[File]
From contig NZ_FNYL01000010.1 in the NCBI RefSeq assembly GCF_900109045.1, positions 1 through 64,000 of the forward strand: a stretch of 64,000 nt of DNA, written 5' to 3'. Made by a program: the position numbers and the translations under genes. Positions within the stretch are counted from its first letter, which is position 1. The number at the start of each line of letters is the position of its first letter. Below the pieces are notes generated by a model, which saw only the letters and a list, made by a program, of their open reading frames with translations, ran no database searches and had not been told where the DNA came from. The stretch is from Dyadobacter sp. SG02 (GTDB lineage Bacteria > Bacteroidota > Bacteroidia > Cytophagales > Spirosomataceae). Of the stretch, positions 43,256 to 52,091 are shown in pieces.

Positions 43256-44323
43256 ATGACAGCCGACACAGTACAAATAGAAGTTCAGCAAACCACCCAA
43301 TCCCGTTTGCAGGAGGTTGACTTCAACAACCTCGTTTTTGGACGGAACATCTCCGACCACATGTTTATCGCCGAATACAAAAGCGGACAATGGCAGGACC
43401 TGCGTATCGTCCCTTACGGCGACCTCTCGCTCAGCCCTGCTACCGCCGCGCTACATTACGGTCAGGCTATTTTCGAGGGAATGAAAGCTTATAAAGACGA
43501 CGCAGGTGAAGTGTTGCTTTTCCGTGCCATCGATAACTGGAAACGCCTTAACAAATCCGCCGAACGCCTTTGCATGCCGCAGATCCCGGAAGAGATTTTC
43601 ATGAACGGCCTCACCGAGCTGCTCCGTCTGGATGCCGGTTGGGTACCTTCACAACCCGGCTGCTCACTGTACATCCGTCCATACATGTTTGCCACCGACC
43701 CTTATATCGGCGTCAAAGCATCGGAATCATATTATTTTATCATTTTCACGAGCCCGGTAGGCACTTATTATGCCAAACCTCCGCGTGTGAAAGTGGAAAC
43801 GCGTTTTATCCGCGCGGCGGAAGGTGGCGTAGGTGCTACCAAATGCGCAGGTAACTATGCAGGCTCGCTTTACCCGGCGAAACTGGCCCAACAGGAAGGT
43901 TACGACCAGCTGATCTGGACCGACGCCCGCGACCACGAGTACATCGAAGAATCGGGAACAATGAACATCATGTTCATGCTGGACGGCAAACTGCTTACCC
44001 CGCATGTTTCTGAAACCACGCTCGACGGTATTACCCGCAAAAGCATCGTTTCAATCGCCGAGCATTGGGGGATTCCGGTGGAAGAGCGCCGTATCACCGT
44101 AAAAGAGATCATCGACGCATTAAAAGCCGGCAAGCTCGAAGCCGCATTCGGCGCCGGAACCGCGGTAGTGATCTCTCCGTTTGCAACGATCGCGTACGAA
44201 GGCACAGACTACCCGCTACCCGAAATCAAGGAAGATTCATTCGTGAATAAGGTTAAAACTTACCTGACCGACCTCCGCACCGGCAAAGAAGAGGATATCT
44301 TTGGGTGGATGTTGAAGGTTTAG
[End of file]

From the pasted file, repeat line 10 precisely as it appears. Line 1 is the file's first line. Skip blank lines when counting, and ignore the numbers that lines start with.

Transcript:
43901 TACGACCAGCTGATCTGGACCGACGCCCGCGACCACGAGTACATCGAAGAATCGGGAACAATGAACATCATGTTCATGCTGGACGGCAAACTGCTTACCC